Need a marketing expert to help solve a problem?  Contract with a consulting firm for an expert for as long as you need her.  They go on their merry way when they’re done.  No severance, to nasty layoff, no morale issues.

Need to bring in a project team to develop a new website?  Have a consulting firm provide the full team of business analysts, designers, developers, testers and a project manager.  When they’re done, you can swap them out for a team to optimize your SEO.

The great recession and the new economy have created a significant change in the way we do business and the way we work. There is a shortage of jobs for people with certain skills.  There’s also a shortage of skilled workers for certain jobs.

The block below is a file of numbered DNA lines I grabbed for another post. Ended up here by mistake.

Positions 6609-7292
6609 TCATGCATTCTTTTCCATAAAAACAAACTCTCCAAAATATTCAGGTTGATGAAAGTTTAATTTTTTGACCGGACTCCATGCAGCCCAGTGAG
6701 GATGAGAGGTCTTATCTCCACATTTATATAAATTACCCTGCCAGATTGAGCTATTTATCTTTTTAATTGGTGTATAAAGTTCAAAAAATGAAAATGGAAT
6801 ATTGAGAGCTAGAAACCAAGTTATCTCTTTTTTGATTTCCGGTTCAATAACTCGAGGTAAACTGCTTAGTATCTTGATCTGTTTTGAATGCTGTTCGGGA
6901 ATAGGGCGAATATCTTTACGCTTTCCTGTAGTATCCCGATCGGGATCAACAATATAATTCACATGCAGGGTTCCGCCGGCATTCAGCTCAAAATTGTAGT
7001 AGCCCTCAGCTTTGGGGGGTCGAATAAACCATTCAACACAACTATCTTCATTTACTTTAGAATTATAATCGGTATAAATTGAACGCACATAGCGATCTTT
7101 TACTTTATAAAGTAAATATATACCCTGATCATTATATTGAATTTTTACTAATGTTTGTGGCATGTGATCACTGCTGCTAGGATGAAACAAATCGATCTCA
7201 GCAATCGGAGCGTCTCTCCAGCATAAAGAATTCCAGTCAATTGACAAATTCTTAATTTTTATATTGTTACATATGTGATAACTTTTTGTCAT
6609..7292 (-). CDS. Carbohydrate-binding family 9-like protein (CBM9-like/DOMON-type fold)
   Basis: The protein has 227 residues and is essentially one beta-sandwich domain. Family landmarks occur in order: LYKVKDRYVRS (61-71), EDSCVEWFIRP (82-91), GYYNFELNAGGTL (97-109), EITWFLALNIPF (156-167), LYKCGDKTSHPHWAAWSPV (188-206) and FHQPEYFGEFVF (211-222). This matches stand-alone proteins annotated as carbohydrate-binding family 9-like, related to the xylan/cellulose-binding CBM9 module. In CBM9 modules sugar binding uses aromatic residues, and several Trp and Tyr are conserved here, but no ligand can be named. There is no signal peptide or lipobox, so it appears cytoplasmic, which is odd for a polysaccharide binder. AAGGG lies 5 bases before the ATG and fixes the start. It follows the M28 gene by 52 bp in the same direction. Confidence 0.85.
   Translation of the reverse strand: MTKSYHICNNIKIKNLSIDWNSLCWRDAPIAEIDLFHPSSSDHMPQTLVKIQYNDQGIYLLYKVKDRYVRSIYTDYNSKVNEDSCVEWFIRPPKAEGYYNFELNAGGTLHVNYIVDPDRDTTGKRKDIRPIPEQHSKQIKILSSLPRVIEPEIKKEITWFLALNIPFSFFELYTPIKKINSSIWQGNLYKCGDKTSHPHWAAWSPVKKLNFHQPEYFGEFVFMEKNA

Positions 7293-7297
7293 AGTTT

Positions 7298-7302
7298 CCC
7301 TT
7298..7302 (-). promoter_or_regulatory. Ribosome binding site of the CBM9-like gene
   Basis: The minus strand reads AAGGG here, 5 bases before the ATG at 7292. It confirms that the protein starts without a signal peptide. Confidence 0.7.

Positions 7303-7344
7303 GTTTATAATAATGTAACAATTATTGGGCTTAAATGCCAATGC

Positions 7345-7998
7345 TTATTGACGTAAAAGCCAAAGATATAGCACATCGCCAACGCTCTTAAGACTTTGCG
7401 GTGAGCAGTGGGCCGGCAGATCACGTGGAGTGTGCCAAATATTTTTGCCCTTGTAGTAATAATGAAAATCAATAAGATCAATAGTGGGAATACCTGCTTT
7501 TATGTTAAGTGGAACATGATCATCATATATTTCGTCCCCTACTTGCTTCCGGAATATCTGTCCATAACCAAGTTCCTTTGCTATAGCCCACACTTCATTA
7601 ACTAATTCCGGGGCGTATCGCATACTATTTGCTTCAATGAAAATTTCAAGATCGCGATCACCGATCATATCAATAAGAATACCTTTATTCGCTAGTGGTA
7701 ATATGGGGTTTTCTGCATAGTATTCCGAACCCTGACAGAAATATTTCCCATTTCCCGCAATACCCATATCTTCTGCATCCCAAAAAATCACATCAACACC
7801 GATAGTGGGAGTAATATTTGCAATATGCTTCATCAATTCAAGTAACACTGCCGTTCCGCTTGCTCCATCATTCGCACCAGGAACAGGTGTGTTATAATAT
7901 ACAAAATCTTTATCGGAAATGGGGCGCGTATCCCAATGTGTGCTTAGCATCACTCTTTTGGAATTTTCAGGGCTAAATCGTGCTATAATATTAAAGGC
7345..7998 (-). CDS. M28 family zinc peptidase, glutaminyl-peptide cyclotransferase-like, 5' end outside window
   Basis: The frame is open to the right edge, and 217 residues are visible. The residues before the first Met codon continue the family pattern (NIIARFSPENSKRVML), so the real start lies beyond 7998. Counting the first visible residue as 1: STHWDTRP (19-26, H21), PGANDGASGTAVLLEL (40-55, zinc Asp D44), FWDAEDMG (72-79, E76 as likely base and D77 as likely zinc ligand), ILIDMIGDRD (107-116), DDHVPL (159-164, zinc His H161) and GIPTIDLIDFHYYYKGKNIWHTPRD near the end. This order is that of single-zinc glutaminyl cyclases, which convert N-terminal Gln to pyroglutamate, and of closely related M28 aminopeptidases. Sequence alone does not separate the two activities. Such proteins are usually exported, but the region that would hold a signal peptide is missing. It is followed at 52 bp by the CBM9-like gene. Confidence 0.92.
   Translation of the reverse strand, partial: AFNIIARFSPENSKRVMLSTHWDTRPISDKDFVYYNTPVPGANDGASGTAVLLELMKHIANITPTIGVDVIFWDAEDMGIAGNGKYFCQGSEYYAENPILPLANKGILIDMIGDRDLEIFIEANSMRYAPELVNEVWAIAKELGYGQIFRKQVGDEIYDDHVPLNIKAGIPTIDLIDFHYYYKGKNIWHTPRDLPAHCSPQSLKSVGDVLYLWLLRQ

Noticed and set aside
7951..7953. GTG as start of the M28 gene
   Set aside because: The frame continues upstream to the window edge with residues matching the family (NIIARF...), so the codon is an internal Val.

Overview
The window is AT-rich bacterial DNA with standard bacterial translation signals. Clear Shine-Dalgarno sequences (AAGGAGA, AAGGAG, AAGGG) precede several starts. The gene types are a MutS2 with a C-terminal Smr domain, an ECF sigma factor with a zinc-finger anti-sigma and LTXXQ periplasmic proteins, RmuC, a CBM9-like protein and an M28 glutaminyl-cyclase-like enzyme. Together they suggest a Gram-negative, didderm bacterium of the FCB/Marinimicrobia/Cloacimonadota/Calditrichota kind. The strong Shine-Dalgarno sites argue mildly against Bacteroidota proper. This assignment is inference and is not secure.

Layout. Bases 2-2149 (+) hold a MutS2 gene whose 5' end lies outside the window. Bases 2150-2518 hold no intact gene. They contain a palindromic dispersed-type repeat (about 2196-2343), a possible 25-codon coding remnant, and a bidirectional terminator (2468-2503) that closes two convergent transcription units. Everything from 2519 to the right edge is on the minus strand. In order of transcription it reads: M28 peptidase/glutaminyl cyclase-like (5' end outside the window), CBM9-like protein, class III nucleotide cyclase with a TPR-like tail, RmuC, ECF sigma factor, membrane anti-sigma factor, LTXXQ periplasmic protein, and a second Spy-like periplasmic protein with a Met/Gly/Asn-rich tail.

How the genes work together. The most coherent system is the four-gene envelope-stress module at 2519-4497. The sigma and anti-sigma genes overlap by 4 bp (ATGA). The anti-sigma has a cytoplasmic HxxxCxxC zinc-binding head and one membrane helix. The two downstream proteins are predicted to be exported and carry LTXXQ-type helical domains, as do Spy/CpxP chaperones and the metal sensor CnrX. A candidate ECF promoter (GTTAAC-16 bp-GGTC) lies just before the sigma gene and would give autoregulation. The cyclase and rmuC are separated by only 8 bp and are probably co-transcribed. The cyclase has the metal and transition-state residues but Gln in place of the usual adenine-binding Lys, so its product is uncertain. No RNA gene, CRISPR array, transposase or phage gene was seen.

It’s not the government’s responsibility.  It’s not industry’s responsibility.  Unemployed workers need to retool to meet the demand of the new economy.

If you would like to learn more about working in consulting, get Lew’s book Consulting 101: 101 Tips for Success in Consulting at Amazon.com

As always, I welcome your comments and criticisms. 

Related Posts
The Talent Acquisition Game
Prior to the 1982 baseball season, the Philadelphia Phillies traded their shortstop Larry Bowa to the Chicago Cubs for shortstop Ivan DeJesus.  To sweeten the deal, the Phillies threw in ...
READ MORE
When Leaving Your Job Is the Right Option
From the time we start school as a child, our transitions in life are decided for us for many years.  Each year we finish a grade in school, the next ...
READ MORE
5 Job Search Strategies to Differentiate Yourself in the Job Market
As one who has lost his job in each economic downturn that has occurred throughout my career and changed jobs once on my own accord, I’ve been through the painful ...
READ MORE
What Do They Mean By Strong Communication Skills?